3. Add coconut milk, zucchini, and red bell pepper, and cook until tender.
4. Remove from heat. Add soy sauce and cilantro.
5. Pour over noodles or rice and serve.

*If you are making this recipe gluten free, make sure you use gluten-free soy sauce.

Wednesday, April 17, 2013

Honey Cornbread Muffins (and, yes, they are gluten free!)

I feel like I'm constantly on a quest for gluten-free recipes for waffles, pancakes, muffins, breads, etc. Most of them I just don't rave about. It's always a thrill when I create something in the kitchen that is made with a flour other than wheat that actually tastes delicious, is light and fluffy, and is a similar consistency to the wheat version! Are you with me? Well, tonight I present to you a very tasty cornbread muffin recipe that literally tastes like it came from the comfort of your mama's kitchen.

Makes 18 muffins

1 cup yellow cornmeal
1 cup brown rice flour
1 tablespoon baking powder
1/2 cup unrefined cane sugar
1 teaspoon sea salt
1 cup coconut milk
2 medium eggs
3 tablespoons unsweetened apple sauce
1/4 cup coconut oil, melted
1/4 cup raw honey*

1. Preheat oven to 400 degrees.
2. In a large bowl mix together cornmeal, flour, baking powder, sugar, and salt.
3. In a separate large bowl mix together milk, eggs, apple sauce, coconut oil, and honey.
4. Gradually add the dry mixture to the wet mixture, stirring to combine.
5. Place paper muffin liners in muffin tins and divide the muffin batter evenly.
6. Bake 15 minutes or until golden.
*Suggestion: If you love spreading honey over your cornbread or you know your family will still want to put honey on top of these muffins, consider eliminating the honey from the batter or at least lessening it. The muffins are sweet and delicious without needing honey spread over top.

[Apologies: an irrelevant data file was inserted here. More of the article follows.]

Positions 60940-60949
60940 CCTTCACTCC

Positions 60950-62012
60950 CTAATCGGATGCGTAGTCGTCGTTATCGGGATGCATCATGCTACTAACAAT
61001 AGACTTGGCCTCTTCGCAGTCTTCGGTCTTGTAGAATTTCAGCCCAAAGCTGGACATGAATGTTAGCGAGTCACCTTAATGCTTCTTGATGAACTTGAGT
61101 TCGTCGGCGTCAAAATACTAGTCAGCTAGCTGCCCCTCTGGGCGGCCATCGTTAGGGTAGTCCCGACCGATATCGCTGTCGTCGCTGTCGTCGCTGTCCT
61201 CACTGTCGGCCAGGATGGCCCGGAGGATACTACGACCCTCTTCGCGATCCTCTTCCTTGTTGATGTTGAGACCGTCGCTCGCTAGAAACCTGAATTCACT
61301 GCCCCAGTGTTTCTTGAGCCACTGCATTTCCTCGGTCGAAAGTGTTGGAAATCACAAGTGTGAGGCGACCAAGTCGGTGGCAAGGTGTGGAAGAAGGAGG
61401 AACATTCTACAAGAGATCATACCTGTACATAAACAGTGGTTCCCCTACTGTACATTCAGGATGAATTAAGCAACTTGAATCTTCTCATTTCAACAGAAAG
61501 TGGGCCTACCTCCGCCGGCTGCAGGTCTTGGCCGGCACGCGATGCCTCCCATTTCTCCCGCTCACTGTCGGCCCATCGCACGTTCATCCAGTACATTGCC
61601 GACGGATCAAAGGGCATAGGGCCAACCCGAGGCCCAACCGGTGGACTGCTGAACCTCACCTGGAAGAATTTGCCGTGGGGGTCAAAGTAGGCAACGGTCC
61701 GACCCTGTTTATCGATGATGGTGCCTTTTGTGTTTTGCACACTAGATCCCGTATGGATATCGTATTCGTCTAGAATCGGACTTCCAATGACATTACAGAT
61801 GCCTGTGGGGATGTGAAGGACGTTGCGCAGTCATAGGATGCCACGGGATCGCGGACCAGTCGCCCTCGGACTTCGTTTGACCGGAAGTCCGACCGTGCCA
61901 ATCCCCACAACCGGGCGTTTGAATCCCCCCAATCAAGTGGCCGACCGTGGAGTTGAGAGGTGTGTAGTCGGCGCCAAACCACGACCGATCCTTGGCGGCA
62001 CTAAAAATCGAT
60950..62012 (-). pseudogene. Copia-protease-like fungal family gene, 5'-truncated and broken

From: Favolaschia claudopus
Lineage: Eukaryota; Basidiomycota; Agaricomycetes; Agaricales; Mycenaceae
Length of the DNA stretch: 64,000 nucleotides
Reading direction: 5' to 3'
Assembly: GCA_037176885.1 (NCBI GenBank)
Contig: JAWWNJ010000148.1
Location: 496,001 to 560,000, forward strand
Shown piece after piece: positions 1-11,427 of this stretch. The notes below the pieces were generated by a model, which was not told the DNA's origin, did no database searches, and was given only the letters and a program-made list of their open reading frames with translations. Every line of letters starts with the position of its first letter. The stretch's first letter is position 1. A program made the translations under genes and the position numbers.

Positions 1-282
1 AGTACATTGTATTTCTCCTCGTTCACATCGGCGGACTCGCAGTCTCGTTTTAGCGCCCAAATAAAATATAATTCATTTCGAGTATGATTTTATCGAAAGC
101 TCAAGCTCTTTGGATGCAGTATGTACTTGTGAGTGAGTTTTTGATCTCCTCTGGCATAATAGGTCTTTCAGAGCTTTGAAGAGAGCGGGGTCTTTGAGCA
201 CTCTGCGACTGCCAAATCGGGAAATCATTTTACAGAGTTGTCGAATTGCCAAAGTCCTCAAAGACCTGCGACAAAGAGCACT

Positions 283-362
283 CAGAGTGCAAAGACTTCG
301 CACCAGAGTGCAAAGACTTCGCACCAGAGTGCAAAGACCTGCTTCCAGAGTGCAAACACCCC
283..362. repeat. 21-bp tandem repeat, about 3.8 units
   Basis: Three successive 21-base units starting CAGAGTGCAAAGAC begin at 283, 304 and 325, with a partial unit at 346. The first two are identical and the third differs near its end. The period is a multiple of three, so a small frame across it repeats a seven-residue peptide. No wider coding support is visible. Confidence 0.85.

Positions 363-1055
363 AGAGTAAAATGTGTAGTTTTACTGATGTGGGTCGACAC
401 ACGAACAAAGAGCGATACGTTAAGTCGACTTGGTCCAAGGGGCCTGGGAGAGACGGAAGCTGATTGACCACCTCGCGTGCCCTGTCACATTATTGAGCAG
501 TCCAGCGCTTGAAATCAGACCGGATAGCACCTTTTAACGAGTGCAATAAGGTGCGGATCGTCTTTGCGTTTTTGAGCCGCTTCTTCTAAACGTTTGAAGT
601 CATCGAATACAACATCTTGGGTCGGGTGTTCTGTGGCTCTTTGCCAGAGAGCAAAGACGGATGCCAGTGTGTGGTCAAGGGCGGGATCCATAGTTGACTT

Tuesday, April 2, 2013

Snoring Has Finally Met Its Match: Thyme

mmarcotte51 / Foter.com / CC BY
If you could choose between sleeping peacefully through the night or waking up every few hours and not being able to fall back asleep, which would you choose? It's pretty safe to say that most, if not all, of us treasure our sleep enough that we would do anything to get a good night's rest. Anything!

According to a study at the University of North Carolina, 30 percent of women and 40 percent of men snore, although those numbers depend on the person surveyed actually being aware that they snore. This study is to test how making lesions on the soft palate by heating a needle electrode with radio frequency energy can tighten up the soft palate to potentially eliminate snoring. I'm telling you this to illustrate how we as a society are going to great lengths to find ways to get rid of snoring—it disrupts our sleep and the sleep of the people around us.

This Friday Will and I are going on three months being married! We are so in love (I just had to throw that in there) and have so much fun together. Who knew it'd be worth the wait to find a love that would happen so naturally and easily (compared to ALL the other attempts of trying to force love and "make it work") and find the person who would make us truly the happiest? I am so grateful for this man.